Dogster.com writer Goodavage profiles an indispensible warrior of the four-legged variety.
The author investigates how specially trained dog breeds work with American military troops in everything from stress relief to lifesaving bomb detection. They also assisted in the tracking and seizure of Osama bin Laden. The use of military animals dates back to World War I, but trained canines were often left behind or euthanized once combat ceased (they’re now adopted out). These specially trained pups may be whelped as “equipment” for the Department of Defense, but they’re prized as elemental keys to successful armed-forces missions; particularly helpful is their intuitive ability to “normalize” life for soldiers stressed by the relentless threat of enemy violence. Through interviews with upper-echelon military personnel (most in Afghanistan) and dog handlers, Goodavage uncovers how these dogs are procured and trained to become field-specialized, and she impartially addresses the conflicting ethics of employing canines in battle. The author’s dog Jake appears throughout the narrative, yet unlike diminutive Jack Russell terrier Lars, with a nose for explosives, or Buck, a chocolate lab with crippling PTSD, Goodavage offers her faithful companion not as “military hero material,” but as an effective contrast to the soldier dogs. The author provides inspiring personal stories of the many canine allies (and their handlers) who have dramatically enhanced military command units and examines how this indelible human-canine bond often transcends the atrocities of wartime violence.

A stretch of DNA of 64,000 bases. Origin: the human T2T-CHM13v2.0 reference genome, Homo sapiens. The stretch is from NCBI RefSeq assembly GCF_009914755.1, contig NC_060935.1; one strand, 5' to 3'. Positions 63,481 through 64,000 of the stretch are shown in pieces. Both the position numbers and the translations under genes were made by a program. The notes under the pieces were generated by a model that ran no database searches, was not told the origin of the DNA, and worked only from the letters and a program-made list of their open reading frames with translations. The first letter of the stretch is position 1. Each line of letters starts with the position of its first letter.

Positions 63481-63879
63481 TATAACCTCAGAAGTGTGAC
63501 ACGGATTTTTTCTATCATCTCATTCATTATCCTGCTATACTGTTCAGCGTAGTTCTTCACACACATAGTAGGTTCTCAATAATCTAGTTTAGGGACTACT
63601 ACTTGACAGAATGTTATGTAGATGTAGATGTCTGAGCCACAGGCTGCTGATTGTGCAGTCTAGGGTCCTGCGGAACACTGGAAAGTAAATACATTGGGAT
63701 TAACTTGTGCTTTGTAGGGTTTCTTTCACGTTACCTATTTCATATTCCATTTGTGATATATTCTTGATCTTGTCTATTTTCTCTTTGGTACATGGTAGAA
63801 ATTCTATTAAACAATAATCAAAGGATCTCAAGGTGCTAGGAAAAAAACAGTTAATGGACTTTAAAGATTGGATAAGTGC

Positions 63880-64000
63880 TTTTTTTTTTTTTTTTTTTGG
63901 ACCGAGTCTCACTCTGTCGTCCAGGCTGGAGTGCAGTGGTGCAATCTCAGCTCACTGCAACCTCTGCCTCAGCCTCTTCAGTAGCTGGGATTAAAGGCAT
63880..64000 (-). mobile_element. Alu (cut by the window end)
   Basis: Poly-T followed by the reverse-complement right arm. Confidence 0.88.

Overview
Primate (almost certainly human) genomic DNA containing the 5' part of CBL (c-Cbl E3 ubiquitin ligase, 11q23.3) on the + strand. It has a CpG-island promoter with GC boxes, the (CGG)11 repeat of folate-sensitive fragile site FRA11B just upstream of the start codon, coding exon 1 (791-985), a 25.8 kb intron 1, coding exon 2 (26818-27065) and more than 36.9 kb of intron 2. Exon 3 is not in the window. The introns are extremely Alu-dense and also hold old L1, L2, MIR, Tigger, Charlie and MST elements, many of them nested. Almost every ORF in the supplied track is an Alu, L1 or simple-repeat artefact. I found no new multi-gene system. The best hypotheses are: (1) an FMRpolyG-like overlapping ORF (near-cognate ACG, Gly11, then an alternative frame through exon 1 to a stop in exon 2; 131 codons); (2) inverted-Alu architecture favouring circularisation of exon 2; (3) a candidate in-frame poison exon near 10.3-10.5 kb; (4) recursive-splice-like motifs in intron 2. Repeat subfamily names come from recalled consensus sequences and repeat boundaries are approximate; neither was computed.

A well-deserved salute to the military’s “paws-on-the-ground heroes.”